I wish I could be equally firm in my agreement with his claim that its future is bright.
The evi- dence for this position is set out in chapters 2—5. This is an unlikely scenario, for both paths were elaborated on an entirely different scale: aeons for the Bodhisatta path, and a maximum of seven lives for the path of the Arahat. Stories constructed around this theme could easily have accommodated the Bodhisatta in a morally ambiguous guise, and so allowed for the appropriation of pop- ular themes or stories — whatever might win an audience and promote the Buddhist mission.
Only later, when the Buddha-myth developed, did the understanding of these stories change, from a variegated collection of past life stories — in which the Bodhisatta is generally good, occasionally bad and sometimes neither — to a specific understanding of the path to Buddhahood.
What ever the reason behind the composition of these charming tales — whether to entertain, instruct, inspire or merely criticize — they must surely have been composed in the knowledge that they were relating the past lives of the Buddha, even if this was not initially understood in terms of an ideal spiritual bio- graphy.
By overlooking such a possibility, this book makes rather heavy weather of ideological development in early Buddhism. Bristol: The Pali Text Society, ISBN 0 6. On the whole this is due to the fact that canonical Pali texts were composed so as to ensure an easy transmission through communal chanting. But apart from oral oddities such as excessive repetition and prolix descriptive sections — a long depiction of the forest is relegated to an eight-page appendix — the story is itself sim- plistic.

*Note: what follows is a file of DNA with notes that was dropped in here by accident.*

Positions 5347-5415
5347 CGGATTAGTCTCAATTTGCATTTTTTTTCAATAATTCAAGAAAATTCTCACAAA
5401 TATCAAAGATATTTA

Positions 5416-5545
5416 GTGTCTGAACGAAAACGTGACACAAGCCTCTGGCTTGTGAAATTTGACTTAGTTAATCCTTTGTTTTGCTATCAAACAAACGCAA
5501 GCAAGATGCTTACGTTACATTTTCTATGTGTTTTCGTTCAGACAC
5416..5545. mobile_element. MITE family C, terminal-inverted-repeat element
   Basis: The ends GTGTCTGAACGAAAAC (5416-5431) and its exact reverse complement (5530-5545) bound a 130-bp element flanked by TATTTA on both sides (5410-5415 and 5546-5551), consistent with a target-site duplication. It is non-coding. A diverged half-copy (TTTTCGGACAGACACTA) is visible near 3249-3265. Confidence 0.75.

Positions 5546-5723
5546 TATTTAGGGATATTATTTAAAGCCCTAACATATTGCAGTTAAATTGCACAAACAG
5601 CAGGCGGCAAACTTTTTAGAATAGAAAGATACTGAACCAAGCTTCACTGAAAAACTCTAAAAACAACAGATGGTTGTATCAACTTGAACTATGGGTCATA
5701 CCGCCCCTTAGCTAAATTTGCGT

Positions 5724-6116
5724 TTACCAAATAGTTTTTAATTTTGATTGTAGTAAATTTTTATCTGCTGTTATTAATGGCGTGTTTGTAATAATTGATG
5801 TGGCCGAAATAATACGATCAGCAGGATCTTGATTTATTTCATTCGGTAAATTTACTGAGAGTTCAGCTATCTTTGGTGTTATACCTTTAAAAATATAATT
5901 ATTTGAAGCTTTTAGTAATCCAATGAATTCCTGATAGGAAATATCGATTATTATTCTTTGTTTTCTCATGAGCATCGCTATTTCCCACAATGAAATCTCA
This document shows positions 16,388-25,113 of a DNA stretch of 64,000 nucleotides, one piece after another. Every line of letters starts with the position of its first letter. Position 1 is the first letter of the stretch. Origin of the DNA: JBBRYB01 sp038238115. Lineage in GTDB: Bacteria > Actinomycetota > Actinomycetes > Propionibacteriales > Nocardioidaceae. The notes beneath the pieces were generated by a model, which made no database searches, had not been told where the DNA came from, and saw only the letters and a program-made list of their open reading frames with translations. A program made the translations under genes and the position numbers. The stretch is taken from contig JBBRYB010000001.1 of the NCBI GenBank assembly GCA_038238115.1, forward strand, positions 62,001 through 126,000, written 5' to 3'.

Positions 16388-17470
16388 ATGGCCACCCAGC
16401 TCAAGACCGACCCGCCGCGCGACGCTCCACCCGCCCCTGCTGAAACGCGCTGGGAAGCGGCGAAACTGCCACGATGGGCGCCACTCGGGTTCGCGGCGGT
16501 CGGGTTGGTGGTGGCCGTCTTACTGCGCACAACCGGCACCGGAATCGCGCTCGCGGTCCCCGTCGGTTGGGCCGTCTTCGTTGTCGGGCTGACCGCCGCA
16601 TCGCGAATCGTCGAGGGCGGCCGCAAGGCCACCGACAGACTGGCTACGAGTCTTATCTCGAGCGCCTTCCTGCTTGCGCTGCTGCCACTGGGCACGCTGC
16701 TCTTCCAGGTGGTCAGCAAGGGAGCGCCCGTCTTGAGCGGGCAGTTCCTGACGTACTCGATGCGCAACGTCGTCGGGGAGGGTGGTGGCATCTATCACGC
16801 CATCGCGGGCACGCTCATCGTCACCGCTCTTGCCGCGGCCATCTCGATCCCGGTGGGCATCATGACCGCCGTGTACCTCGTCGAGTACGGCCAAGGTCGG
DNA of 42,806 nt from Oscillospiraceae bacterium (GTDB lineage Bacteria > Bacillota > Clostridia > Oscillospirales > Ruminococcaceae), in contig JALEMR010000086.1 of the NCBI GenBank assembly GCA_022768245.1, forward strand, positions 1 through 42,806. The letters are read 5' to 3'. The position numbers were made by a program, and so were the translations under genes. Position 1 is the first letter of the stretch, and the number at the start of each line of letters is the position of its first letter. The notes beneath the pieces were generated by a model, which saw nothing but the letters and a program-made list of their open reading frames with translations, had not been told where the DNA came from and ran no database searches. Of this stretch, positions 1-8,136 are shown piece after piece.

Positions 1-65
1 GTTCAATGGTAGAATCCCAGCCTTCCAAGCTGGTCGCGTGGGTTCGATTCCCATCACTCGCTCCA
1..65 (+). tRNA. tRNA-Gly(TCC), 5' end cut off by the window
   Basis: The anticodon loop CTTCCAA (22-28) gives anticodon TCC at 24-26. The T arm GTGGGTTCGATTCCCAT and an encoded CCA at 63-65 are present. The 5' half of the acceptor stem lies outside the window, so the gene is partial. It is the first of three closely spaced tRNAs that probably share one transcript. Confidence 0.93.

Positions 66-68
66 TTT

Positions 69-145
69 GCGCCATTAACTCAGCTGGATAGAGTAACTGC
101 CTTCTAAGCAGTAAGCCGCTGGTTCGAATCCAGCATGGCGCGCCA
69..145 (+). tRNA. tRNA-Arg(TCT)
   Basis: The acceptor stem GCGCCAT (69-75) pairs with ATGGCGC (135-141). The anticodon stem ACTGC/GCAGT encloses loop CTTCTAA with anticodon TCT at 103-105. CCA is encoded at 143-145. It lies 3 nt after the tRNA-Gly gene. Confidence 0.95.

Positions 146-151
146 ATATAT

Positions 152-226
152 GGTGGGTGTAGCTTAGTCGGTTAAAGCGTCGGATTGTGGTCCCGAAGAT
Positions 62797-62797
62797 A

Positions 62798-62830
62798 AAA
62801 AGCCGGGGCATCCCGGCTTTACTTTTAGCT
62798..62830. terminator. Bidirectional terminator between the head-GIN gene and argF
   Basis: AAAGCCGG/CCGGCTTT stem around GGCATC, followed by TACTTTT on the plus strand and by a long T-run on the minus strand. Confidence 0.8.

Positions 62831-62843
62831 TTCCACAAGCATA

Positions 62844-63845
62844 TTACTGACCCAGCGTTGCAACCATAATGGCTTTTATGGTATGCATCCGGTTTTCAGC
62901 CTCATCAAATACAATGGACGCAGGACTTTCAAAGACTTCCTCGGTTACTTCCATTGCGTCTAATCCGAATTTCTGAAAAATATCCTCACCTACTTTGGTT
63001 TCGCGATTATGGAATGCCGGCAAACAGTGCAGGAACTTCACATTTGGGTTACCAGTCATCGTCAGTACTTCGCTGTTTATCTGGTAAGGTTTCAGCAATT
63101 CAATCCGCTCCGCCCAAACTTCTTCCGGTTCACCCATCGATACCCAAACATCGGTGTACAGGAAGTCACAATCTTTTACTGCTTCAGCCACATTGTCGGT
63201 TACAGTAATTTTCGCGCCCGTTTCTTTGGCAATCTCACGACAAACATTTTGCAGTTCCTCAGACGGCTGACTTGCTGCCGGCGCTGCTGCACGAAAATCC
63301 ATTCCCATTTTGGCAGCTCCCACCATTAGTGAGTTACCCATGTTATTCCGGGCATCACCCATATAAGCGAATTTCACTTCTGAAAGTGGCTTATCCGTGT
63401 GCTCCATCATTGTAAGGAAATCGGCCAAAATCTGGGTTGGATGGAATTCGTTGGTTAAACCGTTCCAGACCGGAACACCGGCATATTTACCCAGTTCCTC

From the beginning Vessantara cannot help himself when it comes to charitable acts.Buddhism After Patriarchy: She has renounced with him or been willingly given away in birth after birth to help his pursuit of the perfections. History and chronology become important. Ambasta ed.
I also owe a huge debt to Sarah Shaw. This book, briefly put, is an investigation into the ideological relationship between the person of the Buddha and his jtaka stories in the tradition that is now known as Theravda. How do we explain the stories in which the Bodhisatta plays a minor or morally ambiguous part?
Similar illustrations are found in South and Southeast Asian temples. However, in Buddhism the ability to recall past lives of oneself and others is achieved through meditative prowess; it is not a skill limited to buddhas, and indeed even non-Buddhists are capable of telling stories of their past lives or the lives of other people.
Two further stories from the JA are found in sutta texts.